Web site security is the most overlooked aspect of securing data. We’ve all heard the term ‘hacker’ before and the damage they can do to financial institutions, retailers and other large corporations.
As of March 2016, Google reports that over 50 million website users have been greeted with some form of warning that websites visited were either trying to steal information or install malicious software. In March 2015, that number was 17 million. The financial impacts of this are of course enormous. A recently published report titled the ‘2016 Cost of Data Breach Study: Global Analysis’ has suggested that the average cost of a data breach continues to climb, now reaching an average of $4million per breach, or $158 per record from a survey of 383 companies worldwide. This represents a 29% increase in the space of 3 years.
Besides the dangers of a data breach itself, there is also the risk of reputation and credibility loss to those who fall prey to an attack on their web site security. In addition, a hacker’s motivations are becoming not only financial however, but also political. So overall, hackers can be hugely damaging to a business or institution, so unless web site security is a continuous effort, your organization could become the target of malicious attacks.
As a result, the industry has increased their efforts to improve their web site security, using web vulnerability scanners, penetration testers and therefore better protecting their sensitive data. But has it been enough?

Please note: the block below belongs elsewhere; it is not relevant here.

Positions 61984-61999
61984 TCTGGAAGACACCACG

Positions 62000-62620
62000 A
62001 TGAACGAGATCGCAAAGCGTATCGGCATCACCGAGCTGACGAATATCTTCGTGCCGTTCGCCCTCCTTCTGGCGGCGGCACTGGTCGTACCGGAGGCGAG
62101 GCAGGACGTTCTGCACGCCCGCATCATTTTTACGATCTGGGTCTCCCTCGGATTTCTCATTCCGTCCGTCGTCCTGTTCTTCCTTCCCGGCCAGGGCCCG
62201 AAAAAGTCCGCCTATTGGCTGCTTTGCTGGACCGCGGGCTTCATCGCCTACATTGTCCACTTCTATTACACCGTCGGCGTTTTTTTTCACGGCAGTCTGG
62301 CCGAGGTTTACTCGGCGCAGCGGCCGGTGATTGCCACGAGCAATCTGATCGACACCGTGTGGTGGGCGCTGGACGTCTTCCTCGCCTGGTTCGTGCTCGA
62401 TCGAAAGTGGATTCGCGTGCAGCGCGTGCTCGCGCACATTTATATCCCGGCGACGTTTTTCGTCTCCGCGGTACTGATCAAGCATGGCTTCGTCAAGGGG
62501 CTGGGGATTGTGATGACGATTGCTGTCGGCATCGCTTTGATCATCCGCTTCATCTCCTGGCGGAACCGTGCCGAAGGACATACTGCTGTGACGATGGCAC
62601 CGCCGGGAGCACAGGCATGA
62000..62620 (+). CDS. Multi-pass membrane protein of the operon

A report compiled by Acunetix over a the period 2015 and 2016 shows that web app vulnerabilities have rapidly increased as companies demand faster web application release cycles to satisfy staff and customers. Web application vulnerabilities are dangerous for organizations as they risk not only brand and reputational damage, but data breaches and the major fines associated with these. The findings continue to reaffirm the widely held understanding that the web application vector is a major, viable and low-barrier-to-entry vector for attackers; be they financially motivated, “hacktivists”, nation-state attacks or threat actors.
The threat landscape is changing—the web stack, has evolved to serve up rich experiences directly within the browser. As a result of the versatility and platform agnosticism that web applications provide, web
applications and web services are ever increasingly replacing legacy applications, and as a consequence, widening attackers’ exploitation opportunities; especially since traditional network-layer-only security controls such as firewalls and signature-based intrusion prevention and detection systems (IPS/IDS) have little, or no role to play in detecting and stopping an attack occurring via the web application vector.
Keeping yourself informed about web site security is one step in the right direction
Acunetix offers a series of articles, blog posts and up-to-date news on all that encompasses web site security. In the web security blog you can also find information on the latest web site security concepts and the most important web attacks, such as SQL injection & Cross-site scripting. In addition to explaining how web attacks work, we will also provide information on how to find and fix these vulnerabilities.
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